We're not gonna lie – this is a sparse month for games. The biggest publishers are saving their biggest products for September, October and November, leaving August with a very short list to choose from.
Fear not, however, because scattered across the barren wasteland of the next four weeks are some very promising oases of gaming goodness. Some of these titles will be just enough to last through the end of summer, while others have the potential to keep you occupied – and happy – right through the fall, distracting you completely from Call of Halo or Fallout Rising 2 or whatever.
Here's August, then. See anything you want?
EU release: TBA
Konami’s been recycling its Castlevania sprites for 13(!) years, so it’s becoming increasingly difficult to get excited about another (likely excellent) 2D entry in the series. Perhaps that’s why, for Harmony of Despair, they’ve decided to throw just about everything that’s ever existed into one massive, six-player vamp-off starring some of the series’ all-stars. Alucard, Shanoa, Soma Cruz and Jonathan Morris join a healthy stable of enemies, environments and bosses, all tossed into a time attack/boss rush hybrid game. It’s definitely against type, but it’s possible Despair could be the last time we see these characters presented in this manner, so also consider checking it out as a “last hurrah” kind of thing. (Oh hey, our review posted today! Maybe you should go read it.)
Platform: PSN, XBLA
EU release: TBA
You should be incredibly excited about the Scott Pilgrim game. Even if you've never read a single volume of Bryan Lee O'Malley's graphic novel geekgasm. Even if you hate actor Michael Cera and aren't at all excited about the upcoming film. Even if this is the first time you've ever heard of Scott Pilgrim.
Why? Because Scott Pilgrim is a comic written by a gamer, for gamers, with awesomely obscure references to retro gaming history strewn across nearly every page. And from what we've seen and played so far, the Scott Pilgrim game is emulating that exact same experience, with old-school sprites, arcade beat 'em up action between four characters, a chiptune soundtrack from TalkRadar theme musicians Anamanaguchi and callouts to classics like Super Mario Bros and Kirby.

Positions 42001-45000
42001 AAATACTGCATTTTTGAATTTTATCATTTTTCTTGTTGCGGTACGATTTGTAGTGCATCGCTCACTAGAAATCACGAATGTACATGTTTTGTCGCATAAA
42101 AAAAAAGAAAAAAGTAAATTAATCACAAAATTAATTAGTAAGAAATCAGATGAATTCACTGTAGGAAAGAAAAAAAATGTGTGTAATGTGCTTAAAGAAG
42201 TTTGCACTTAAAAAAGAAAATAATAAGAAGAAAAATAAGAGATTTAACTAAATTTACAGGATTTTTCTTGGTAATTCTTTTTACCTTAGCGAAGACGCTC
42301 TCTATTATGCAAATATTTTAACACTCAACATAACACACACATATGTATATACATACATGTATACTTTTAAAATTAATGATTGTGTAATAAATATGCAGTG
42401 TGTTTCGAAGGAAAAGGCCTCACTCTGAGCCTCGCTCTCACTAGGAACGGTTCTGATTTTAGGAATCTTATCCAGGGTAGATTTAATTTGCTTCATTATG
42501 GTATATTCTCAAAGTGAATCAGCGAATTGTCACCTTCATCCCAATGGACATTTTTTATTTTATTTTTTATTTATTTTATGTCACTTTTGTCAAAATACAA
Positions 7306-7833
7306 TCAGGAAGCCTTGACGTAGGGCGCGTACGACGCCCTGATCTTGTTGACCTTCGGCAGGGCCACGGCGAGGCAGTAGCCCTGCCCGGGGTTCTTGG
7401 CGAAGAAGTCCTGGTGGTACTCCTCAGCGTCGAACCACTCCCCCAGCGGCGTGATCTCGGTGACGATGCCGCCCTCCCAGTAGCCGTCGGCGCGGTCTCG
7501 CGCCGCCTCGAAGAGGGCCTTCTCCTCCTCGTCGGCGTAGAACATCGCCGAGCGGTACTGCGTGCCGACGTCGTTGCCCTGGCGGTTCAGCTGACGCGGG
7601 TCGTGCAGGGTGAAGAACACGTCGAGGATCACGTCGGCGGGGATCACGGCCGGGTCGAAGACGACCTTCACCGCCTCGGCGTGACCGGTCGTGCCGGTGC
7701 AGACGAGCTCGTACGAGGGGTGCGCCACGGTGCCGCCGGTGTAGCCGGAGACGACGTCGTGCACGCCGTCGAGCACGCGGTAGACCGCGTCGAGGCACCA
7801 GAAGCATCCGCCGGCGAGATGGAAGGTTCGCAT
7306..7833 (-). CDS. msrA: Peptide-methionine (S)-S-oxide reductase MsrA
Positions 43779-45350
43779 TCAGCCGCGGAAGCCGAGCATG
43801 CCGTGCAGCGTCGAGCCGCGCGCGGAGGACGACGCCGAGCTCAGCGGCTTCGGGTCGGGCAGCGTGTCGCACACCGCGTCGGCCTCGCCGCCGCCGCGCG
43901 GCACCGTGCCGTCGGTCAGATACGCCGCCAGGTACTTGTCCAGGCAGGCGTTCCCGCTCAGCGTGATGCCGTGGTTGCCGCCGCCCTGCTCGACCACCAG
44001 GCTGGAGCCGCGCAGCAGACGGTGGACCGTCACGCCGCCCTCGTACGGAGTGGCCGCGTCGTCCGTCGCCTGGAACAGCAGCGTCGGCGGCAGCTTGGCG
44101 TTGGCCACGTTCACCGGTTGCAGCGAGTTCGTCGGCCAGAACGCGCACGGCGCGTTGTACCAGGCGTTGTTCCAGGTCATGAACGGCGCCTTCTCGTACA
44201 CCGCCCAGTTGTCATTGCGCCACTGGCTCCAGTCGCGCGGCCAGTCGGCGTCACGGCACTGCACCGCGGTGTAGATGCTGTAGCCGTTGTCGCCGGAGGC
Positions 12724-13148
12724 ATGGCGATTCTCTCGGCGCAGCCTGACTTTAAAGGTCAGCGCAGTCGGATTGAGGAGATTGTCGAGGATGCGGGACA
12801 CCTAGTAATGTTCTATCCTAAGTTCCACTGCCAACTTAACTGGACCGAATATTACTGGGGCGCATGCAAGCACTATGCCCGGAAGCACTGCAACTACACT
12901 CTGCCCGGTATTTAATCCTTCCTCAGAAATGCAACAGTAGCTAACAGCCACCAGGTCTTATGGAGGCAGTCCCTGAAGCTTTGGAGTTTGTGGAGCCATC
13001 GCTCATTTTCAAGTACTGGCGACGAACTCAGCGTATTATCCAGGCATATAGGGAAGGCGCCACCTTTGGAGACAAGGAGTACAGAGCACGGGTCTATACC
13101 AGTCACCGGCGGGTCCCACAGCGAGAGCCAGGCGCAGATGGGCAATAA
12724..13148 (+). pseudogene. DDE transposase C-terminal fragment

(XBLA version releases two weeks later, on August 25)
Platform: 360, PS3, Wii, PS2, PSP
EU release: August 13
After nearly 30 games and over 20 years, we shouldn't have to remind you that a new edition of Madden football is releasing this month. While the timing may be as predictable as ever, however, the improvements to the franchise this time around seem surprisingly robust. Not just better graphics and a new cover athlete, but enhanced play-calling that recreates the communication between a coach and his quarterback, as well as a fixed, more focused co-op mode that aims to make teaming up with your friends as fun, if not more fun, than lining up against them.
EU release: TBA
This XBLA third-person shooter is sort of a cross between Team Fortress 2 and Warcraft III mod Defense of the Ancients. It takes round-based, arena shooter mechanics to a literal level, taking place sometime in Earth’s future when blasting people in the face has become a popular sport. It’s more family-friendly than Unreal Tournament with its stylized character models and total lack of blood. We’ve already played it for several hours, and it looks like it could be quite the addictive little co-op and online evening-waster.
MNC has a nice spread of classes, with familiar Assassin, Support, and Sniper roles, but also neatly breaks up the “soldier” class into three parts: Gunner, Tank, and Assault, which are separated into offense, defense, and balanced, respectively. Each class also has special abilities that can be leveled up during a match by spending money. Indeed, MNC being a proper sport, it centers everything on money: you collect it from killed enemies and spend it to build turrets. It has two main modes – Blitz is a version of Horde mode and is playable co-op or solo, but the meat of the game is its multiplayer mode – Crossfire, which mixes up standard objective-based shooting by adding in a steady stream of bots that trundle along “lanes” toward the opposition’s base – hence, the DotA comparison.